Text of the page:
After hearing the learned Attorney General for UOI and the learned counsel, the Supreme Court directed sending notice to many parties, including the governments concerned, and after receiving proper responses from them. The Court further observed that-

Complaints Committee as envisaged by the Supreme Court in its judgment in Vishaka case, SCC at p. 253, will be deemed to be an inquiry authority for the purposes of the Central Civil Services (Conduct) Rules, 1964 (hereinafter called the CCS Rules) and the report of the Complaints Committee shall be deemed to be the inquiry report under the CCS Rules. Thereafter, the disciplinary authority will act on the report in accordance with the Rules.”[4]

The Court not only reiterates the precedent Vishaka & Ors vs State of Rajasthan & Ors, but it also really acknowledges the possibility of legal action to enforce judicial rulings. “Though the guidelines were developed many years ago, they remained unimplemented,” says Colin Gonsalves, founder of HRLN[5]. This judgment tries to drive implementation and resurrects the guidelines that were practically forgotten. A two-month deadline was set by the court for the execution of its 2012 judgment. It also stated that non-compliance or non-observance of the Vishaka guidelines will allow aggrieved parties to file complaints with their respective High Courts in their respective states.


This judgment will make a significant change by reducing harassment faced by women in the workplace if properly implemented. There have also been countless cases of harassment at private businesses, including educational institutions, Bar Associations, Medical Councils, and all other place of work where the guidelines are not followed. Women have the right to work in a secure and safe environment, and it should be the responsibility of all employers, backed up by government legislation, to ensure that this happens.Considering the non-enforcement of a prior judgment that established norms against sexual harassment at work in India, the Human Rights Law Network (HRLN) brought the matter to the Constitutional Court.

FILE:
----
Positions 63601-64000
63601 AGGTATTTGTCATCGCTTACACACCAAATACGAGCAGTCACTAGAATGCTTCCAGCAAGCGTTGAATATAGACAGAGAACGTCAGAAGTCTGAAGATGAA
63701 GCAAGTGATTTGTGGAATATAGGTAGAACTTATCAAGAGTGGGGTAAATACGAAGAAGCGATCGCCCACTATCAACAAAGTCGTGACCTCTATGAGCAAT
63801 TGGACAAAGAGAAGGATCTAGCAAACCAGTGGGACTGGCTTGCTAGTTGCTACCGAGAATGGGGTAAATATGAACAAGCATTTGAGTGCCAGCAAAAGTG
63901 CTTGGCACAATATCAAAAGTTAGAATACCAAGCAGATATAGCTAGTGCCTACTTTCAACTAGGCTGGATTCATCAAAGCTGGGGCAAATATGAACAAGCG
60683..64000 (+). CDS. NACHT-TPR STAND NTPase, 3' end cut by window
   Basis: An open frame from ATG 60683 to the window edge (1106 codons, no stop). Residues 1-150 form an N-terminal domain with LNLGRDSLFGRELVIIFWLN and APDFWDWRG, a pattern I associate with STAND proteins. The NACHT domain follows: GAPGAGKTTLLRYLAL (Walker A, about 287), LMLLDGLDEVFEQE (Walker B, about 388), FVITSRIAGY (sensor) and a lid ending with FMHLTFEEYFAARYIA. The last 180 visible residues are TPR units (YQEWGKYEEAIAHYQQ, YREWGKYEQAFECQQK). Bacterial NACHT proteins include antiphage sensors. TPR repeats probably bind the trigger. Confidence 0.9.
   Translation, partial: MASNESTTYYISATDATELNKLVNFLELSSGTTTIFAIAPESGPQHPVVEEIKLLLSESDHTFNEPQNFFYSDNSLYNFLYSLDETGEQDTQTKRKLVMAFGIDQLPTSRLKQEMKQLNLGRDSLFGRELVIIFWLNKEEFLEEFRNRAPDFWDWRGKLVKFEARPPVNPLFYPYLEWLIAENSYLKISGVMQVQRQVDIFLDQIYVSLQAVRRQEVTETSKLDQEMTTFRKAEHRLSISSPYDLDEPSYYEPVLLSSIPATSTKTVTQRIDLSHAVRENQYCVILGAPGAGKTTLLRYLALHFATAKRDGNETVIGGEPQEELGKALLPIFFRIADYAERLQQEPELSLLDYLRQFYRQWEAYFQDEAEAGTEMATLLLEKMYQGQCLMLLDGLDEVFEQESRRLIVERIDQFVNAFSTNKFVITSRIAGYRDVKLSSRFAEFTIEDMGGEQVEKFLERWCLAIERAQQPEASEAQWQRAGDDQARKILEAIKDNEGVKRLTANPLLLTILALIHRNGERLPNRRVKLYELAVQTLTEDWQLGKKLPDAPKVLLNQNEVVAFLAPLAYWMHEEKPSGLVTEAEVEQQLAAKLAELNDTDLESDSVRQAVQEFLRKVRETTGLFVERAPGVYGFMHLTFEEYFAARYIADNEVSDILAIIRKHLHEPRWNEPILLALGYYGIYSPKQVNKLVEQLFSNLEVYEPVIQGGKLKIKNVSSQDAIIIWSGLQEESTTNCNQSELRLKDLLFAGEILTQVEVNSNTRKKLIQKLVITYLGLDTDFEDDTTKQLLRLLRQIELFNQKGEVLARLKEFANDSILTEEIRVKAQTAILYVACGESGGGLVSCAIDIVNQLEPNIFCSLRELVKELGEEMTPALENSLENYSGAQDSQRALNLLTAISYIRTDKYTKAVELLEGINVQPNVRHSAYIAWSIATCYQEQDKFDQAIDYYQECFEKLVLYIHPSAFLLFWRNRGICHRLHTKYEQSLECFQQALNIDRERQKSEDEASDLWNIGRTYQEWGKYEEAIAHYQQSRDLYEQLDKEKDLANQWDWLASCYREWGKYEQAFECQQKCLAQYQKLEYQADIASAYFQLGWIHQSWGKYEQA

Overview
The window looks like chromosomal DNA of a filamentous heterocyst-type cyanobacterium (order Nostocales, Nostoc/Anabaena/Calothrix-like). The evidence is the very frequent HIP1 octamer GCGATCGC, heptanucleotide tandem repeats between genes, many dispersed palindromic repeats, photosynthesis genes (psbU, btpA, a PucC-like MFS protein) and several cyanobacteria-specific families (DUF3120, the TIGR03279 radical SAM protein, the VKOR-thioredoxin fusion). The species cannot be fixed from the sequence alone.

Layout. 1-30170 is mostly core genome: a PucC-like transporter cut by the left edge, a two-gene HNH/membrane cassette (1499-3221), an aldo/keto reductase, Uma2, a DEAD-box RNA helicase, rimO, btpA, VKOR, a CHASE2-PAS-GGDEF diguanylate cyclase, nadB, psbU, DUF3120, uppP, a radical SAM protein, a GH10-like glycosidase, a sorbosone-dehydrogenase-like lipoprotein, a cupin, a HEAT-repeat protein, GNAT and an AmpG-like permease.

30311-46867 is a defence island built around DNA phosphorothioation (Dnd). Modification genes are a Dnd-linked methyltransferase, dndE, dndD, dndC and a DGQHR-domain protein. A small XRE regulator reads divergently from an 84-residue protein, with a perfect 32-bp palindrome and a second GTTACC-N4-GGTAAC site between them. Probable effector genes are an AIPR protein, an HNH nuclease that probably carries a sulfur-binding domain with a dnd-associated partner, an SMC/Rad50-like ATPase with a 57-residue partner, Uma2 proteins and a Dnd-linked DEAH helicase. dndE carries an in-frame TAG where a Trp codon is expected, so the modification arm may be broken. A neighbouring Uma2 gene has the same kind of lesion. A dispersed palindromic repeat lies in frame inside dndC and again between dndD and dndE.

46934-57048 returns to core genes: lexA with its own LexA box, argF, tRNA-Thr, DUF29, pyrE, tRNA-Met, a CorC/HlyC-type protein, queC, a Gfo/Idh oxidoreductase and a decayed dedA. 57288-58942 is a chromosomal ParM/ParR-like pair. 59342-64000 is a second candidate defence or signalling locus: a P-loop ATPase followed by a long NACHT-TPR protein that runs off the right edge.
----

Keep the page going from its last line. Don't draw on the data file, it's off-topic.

The Supreme Court of India reiterated the Vishaka guidelines issued by the Court in 1997 in its 2012 ruling, emphasizing further actions that need be taken to ensure its implementation:States and Union Territories must amend their Civil Service Conduct Rules and Industrial Employment Rules to recognize Complaints Committee reports as findings in disciplinary proceedings of "delinquent personnel." States and Union Territories must establish a "sufficient number" of Complaints Committees for them to function at the taluk, district, state levels, private and public sector institutions, and must create mechanisms to ensure that the Vishaka case guidelines are fully implemented.


[1](2013) 1 SCC 311 [2] (1997) 6 SCC 241 [3] [4] [5]

Edited by Sathyanarayanan Iyer, Associate editor, Lawgic Stratum.